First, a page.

It's received little fanfare, but a Nov. 7 ballot proposal aims to set strict limits on government's ability to claim privately owned property.
Proposal 4 would amend the state constitution to end the use of eminent domain for private economic development purposes. Traditionally, governments have claimed eminent domain to acquire private property for public purposes, such as building roads or schools.
The proposal also would require governments to provide compensation worth 125 percent of fair market value when condemning properties.
The measure is largely a reaction to a U.S. Supreme Court case in 2005 that pitted several families against the city of New London, Conn., which wanted to condemn their homes to allow a pharmaceutical facility to expand.
In that case, a divided court permitted the condemnation because it found a public benefit in the growth of jobs and tax revenue that would result from the project. But the court said individual states were free to make their own laws limiting the practice.
"That struck me and a lot of my constituents and a lot of the residents of the state of Michigan as going against the basic property rights that have been established by the state and our nation," said state Sen. Tony Stamas, R-Midland. He introduced the joint resolution late in 2005 that placed the measure on the ballot.
Michigan has a history with the issue.
Most famously, the state Supreme Court in 1981 permitted the use of eminent domain in Poletown, the neighborhood that straddled Detroit and Hamtramck, to allow General Motors Corp. to build a new plant that it said would employ 6,000 workers. The court ruled at the time that the promised economic benefits to each city comprised a public benefit.
The decision forced the relocation of about 3,500 residents and paved the way for the demolition of roughly 1,500 homes and businesses, several churches and a hospital.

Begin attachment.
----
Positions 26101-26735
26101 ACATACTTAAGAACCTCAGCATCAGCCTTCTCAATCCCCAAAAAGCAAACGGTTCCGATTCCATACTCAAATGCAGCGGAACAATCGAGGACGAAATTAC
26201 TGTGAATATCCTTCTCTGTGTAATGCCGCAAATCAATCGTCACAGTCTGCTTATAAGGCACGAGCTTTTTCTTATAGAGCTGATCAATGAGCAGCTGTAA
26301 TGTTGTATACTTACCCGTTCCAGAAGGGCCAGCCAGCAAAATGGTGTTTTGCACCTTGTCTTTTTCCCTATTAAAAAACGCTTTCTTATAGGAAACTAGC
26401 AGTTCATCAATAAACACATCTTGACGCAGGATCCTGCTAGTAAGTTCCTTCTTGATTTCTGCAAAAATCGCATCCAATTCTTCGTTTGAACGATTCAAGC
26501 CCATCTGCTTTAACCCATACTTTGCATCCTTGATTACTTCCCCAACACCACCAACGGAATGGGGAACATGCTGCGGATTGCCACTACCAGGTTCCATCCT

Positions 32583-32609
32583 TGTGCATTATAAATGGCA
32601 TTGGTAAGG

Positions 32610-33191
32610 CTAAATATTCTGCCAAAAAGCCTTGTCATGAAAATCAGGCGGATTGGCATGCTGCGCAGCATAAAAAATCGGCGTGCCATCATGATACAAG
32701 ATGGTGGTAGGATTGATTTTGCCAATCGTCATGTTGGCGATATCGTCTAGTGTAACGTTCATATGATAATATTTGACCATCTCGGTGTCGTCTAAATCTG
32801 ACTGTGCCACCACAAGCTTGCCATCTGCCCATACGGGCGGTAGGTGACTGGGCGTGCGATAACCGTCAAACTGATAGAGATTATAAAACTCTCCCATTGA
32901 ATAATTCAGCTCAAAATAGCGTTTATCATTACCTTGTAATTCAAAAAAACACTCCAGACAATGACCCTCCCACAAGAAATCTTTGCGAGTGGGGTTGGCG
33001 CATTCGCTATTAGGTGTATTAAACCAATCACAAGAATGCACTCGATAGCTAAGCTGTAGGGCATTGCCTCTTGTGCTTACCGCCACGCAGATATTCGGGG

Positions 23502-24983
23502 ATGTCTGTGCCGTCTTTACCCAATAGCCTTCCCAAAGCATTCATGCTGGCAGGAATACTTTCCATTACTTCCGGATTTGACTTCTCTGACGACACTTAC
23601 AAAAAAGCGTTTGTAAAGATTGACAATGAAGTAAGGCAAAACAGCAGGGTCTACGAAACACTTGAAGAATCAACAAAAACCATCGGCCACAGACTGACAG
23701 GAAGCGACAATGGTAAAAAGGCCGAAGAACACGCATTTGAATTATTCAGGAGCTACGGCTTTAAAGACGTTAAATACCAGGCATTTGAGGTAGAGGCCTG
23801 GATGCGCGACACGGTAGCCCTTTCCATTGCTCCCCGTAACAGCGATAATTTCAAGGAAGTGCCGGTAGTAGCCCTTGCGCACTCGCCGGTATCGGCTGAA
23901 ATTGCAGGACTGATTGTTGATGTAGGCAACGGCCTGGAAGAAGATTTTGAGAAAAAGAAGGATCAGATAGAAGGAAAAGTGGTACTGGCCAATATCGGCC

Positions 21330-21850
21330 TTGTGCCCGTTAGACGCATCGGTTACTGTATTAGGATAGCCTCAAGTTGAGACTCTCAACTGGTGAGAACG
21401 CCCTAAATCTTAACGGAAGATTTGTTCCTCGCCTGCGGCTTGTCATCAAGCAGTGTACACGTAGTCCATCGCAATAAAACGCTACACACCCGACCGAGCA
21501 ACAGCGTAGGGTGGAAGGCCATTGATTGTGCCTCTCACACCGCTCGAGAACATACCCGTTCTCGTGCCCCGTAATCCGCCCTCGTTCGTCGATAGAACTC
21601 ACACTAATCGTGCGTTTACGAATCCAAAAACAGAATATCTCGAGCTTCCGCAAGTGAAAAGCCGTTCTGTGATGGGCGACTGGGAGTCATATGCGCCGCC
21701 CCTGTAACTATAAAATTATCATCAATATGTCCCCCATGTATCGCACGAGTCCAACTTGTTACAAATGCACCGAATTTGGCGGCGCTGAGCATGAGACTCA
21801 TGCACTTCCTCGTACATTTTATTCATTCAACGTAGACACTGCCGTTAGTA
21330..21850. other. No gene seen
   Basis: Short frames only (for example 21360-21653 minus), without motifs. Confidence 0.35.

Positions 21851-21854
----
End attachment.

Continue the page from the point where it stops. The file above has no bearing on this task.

But in 2004, the Michigan Supreme Court reversed its Poletown decision in a case pitting a property owner against Wayne County, which wanted to clear land to make way for a commercial and industrial project near Detroit Metropolitan Airport. The state House and Senate have since passed legislation intended to place the high court's ruling into state statute and compliment the proposed constitutional amendment.
And that's the rub for some critics of the proposal, who say a constitutional amendment simply isn't needed.
"You don't put a constitutional amendment, which is serious business, on the ballot when you already agree with the law as it sits today," said former Grand Rapids Mayor John Logie, who has argued condemnation cases for property owners and governments for more than three decades as an attorney. He says the amendment's language is too broad.
Logie and others, including Arnold Weinfeld of the Michigan Municipal League, say the proposal would effectively make it more expensive for local municipalities to redevelop blighted or contaminated areas. Eminent domain was used to build parts of downtown Grand Rapids, they note, as well as Comerica Park and Ford Field in Detroit.
"I think you can point to many examples where it has been a useful tool for communities as they go about the business of redevelopment," said Weinfeld, director of state and federal affairs for the Municipal League.
Stamas said the proposed constitutional amendment would guarantee that a future court couldn't adopt the earlier Poletown decision. He said the proposal also would tighten the definition of blighted property.
"We wanted to make very clear that the burden of proof is on the government and give the property owners every protection that is possible," he said.
The measure enjoys support from the Protect Our Property Rights Coalition, which includes organizations such as the Michigan Association of Realtors and the National Federation of Businesses. And legislation to adopt the 2004 state Supreme Court ruling has enjoyed broad bipartisan support.
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